If you are a business and the concept of selling online is a new one to you – then it really shouldn’t be!
If the basic principles of what’s involved aren’t too clear to you then you’ll get a good basic overview description from established online selling environments such as that available at Amazon.
Although the basic method is relatively straightforward, it sometimes takes a bit of thought to appreciate why you should move your business into this domain of selling.
Benefits of Selling Online
Perhaps the most obvious business reason relates to the size of the marketplace. Last year a phenomenal £68billion was spent online in the United Kingdom and it might be a very brave or more likely foolish business that decides to stand back and not take part in those volumes of potential retail activity.
One of the biggest attractions of selling online is that the capital investment required to start-up is typically modest. Yes, you will need to invest in some basic PC and internet equipment, a decent quality digital camera plus a scanner – and you’ll also need to think about putting some business processes in place to deal with things like online orders and inquiries.
As you can see, this would be well within the reach of even the humblest business and if you do need some help in capital funding there are business lending facilities available from companies such as Everline who might be able to offer a small business loan to help.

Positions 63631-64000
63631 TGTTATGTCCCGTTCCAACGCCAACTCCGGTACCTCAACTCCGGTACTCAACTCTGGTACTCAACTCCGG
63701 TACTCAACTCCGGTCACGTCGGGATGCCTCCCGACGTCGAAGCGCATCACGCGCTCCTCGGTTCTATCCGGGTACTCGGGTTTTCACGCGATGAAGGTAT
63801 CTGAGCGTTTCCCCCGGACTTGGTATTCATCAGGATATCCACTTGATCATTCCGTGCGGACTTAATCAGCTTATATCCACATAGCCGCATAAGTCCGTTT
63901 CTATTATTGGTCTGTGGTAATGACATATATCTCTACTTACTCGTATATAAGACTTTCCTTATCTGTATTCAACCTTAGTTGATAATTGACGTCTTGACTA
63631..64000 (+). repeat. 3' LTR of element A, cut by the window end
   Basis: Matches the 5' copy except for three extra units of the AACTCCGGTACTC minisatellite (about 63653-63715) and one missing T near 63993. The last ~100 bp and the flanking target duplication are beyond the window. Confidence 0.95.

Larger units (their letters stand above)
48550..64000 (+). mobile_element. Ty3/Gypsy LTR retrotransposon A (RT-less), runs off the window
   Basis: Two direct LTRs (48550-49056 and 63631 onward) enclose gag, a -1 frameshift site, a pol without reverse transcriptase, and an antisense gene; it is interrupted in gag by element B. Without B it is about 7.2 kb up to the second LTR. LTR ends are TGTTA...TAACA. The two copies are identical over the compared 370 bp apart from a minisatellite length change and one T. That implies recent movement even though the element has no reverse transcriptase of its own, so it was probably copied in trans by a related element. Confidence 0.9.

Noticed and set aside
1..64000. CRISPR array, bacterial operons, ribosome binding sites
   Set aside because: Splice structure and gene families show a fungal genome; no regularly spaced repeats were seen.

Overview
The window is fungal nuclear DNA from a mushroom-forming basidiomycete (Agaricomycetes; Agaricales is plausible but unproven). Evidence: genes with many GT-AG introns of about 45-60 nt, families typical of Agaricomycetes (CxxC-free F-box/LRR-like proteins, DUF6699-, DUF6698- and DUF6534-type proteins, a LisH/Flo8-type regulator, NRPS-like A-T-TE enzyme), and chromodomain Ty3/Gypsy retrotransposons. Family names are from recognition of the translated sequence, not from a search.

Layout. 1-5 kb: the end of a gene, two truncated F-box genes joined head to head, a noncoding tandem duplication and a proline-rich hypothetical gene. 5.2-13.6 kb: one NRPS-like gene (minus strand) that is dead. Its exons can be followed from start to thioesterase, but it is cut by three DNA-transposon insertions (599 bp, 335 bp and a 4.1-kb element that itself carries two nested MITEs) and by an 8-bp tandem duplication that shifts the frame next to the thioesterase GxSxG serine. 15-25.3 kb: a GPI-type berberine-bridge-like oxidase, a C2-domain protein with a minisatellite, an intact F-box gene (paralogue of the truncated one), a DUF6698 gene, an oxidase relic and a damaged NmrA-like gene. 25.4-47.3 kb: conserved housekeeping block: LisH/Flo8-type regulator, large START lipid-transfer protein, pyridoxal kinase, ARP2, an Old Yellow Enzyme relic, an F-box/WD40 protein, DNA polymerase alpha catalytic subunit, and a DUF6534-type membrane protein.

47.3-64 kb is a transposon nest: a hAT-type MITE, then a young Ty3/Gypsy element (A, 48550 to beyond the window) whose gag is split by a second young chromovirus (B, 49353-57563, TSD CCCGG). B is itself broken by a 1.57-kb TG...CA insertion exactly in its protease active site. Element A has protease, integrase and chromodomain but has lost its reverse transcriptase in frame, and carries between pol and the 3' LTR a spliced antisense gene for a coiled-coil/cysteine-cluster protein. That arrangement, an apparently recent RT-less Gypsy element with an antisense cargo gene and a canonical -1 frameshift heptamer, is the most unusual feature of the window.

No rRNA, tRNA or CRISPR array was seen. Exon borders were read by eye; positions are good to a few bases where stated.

One of the biggest business challenges to starting to sell online is often the change in mind-set that goes with it.
Some aspects of using this channel are very familiar to those with experience of the conventional high street. People visiting your site will need to find it a pleasant and easy experience and somewhere they can find products and services that are of interest to them and at a cost-effective price.
What they most certainly will not want is:
- difficulties in finding their way around your site;
- a lack of information;
- long waits for answers to their e-mail inquiries;
- inexplicable and unnecessary delays in shipping goods once they have purchased them;
- complicated procedures if they need to return the goods for a refund; etc.
For the shopper, the internet is very attractive because it is convenient and fast. If your business culture and business processes do anything to work against those two factors, then your customers will simply go elsewhere.
Some new entrants to this sales channel make the mistake of thinking that it is a game changer in terms of their need to comply with certain forms of legislation including consumer protection etc. In fact, it isn’t and there are rules and regulations governing consumer rights when buying online.
You can find out more about these from the government’s own website.
Is it all worthwhile?
Well, selling on-line in itself won’t guarantee the success of your business. You won’t find it any easier to sell products and services online that people don’t want than you would do in the high street.
However, online selling also brings with it access to a truly global marketplace. If you get the basic business proposition right then offering it to the world can only be a sensible thing to do.